John Aubrey, 1627-1697: a man of curious mind, Aubrey investigated the supernatural topics of the day, and presented them to the world in his Miscellanies. Among these subjects it is interesting to notice "blows invisible," and "knockings," which have been resuscitated in the present day. He was a "perambulator," and, in the words of one of his critics, "picked up information on the highway, and scattered it everywhere as authentic." His most valuable contribution to history is found in his Letters Written by Eminent Persons in the 17th and 18th Centuries, with Lives of Eminent Men. The searcher for authentic material must carefully scrutinize Aubrey's facts; but, with much that is doubtful, valuable information may be obtained from his pages.



The License of the Age. Dryden. Wycherley. Congreve. Vanbrugh. Farquhar. Etherege. Tragedy. Otway. Rowe. Lee. Southern.


There is no portion of the literature of this period which so fully represents and explains the social history of the age as the drama. With the restoration of Charles it returned to England, after a time in which the chief faults had been too great rigor in morals. The theatres had been closed, all amusements checked, and even poetry and the fine arts placed under a ban. In the reign of Charles I., Prynne had written his Histrio Mastix, or Scourge of the Stage, in which he not only denounced all stage plays, but music and dancing; and also declaimed against hunting, festival days, the celebration of Christmas, and Maypoles. For this he was indicted in the Star Chamber for libel, and was sentenced to stand in the pillory, to lose his ears, to pay the king a fine of L5000, and to be imprisoned for life. For his attack there was much excuse in the license of the former period; but when puritanism, in its turn, was brought under the three spears, the drama was to come back tenfold more injurious and more immoral than before.

From the stern and gloomy morals of the Commonwealth we now turn to the debaucheries of the court,—from cropped heads and dark cloaks to plumes and velvet, gold lace and embroidery,—to the varied fashions of every kind for which Paris has always been renowned, and which Charles brought back with him from his exile;—from prudish morals to indiscriminate debauchery; from the exercisings of brewers' clerks, the expounding of tailors, the catechizing of watermen, to the stage, which was now loudly petitioned to supply amusement and novelty. Macaulay justly says: "The restraints of that gloomy time were such as would have been impatiently borne, if imposed by men who were universally believed to be saints; these restraints became altogether insupportable when they were known to be kept up for the profit of hypocrites! It is quite certain that if the royal family had never returned, there would have been a great relaxation of manners." It is equally certain, let us add, that morals would not have been correspondingly relaxed. The revulsion was terrible. In no period of English history was society ever so grossly immoral; and the drama, which we now come to consider, displays this immorality and license with a perfect delineation.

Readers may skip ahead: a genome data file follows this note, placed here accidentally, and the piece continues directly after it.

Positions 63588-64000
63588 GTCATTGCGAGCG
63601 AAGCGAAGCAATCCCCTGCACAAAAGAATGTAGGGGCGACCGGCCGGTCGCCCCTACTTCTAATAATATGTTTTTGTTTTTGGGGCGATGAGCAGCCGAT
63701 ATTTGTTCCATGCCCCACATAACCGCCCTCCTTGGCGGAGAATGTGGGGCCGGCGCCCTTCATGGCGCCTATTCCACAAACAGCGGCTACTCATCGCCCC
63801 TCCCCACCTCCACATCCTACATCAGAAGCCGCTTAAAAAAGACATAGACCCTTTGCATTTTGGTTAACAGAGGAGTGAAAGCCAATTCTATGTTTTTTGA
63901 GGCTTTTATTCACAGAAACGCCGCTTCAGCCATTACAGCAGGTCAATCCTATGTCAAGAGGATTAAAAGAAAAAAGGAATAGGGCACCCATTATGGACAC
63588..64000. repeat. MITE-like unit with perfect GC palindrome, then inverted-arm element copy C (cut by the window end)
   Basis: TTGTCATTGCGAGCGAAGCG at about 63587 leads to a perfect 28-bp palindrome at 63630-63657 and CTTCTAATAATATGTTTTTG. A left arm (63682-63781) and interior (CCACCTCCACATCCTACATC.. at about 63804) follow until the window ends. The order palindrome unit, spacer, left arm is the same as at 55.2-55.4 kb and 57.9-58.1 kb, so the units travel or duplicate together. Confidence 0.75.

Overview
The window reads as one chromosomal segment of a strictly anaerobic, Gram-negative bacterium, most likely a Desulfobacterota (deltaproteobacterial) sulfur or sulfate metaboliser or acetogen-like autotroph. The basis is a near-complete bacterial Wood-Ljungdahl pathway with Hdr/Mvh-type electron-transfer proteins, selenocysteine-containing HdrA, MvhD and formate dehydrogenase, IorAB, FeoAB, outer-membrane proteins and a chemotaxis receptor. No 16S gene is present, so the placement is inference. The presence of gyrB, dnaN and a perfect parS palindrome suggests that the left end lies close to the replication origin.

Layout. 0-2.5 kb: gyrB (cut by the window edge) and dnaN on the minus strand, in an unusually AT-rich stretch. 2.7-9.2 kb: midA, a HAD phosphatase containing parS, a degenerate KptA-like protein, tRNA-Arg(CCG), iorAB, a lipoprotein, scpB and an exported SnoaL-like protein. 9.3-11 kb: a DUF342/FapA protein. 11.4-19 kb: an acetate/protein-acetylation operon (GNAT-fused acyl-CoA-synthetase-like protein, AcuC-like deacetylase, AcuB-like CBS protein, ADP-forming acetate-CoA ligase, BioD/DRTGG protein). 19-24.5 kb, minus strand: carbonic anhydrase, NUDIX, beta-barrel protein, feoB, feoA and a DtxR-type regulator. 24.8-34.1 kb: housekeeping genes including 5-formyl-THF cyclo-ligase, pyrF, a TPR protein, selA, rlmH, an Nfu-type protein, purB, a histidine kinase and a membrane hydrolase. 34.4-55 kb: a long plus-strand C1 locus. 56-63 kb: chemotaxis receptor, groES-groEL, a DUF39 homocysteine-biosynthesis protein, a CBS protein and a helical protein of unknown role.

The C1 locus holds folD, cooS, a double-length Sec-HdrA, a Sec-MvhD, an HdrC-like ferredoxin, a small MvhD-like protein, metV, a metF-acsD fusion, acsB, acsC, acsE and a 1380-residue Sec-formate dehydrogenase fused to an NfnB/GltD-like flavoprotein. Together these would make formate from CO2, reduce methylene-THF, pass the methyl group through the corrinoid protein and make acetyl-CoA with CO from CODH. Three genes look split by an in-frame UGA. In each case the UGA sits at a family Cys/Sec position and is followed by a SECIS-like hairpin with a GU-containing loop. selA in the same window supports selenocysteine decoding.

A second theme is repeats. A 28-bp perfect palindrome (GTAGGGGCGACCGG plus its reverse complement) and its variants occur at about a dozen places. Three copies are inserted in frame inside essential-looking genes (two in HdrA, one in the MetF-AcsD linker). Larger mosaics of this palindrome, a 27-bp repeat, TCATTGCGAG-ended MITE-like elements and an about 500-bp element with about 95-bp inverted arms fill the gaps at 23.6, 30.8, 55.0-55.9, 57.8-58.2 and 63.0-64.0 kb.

The English people had always been fond of the drama in all its forms, and were ready to receive it even contaminated as it was by the licentious spirit of the time. An illiterate and ignorant people cannot think for themselves; they act upon the precepts and example of those above them in knowledge and social station: thus it is that a dissolute monarch and a subservient aristocracy corrupt the masses.

DRYDEN'S PLAYS.—Although Dryden's reputation is based on his other poems, and although his dramas have conduced scarcely at all to his fame, he did play a principal part in this department of literary work. Dryden made haste to answer the call, and his venal muse wrote to please the town. The names of many of his plays and personages are foreign; but their vitality is purely English. Of his first play, The Duke of Guise, which was unsuccessful, he tells us: "I undertook this as the fairest way which the Act of Indemnity had left us, as setting forth the rise of the great rebellion, and of exposing the villanies of it upon the stage, to precaution posterity against the like errors;"—a rebellion the master-spirit of which he had eulogized upon his bier!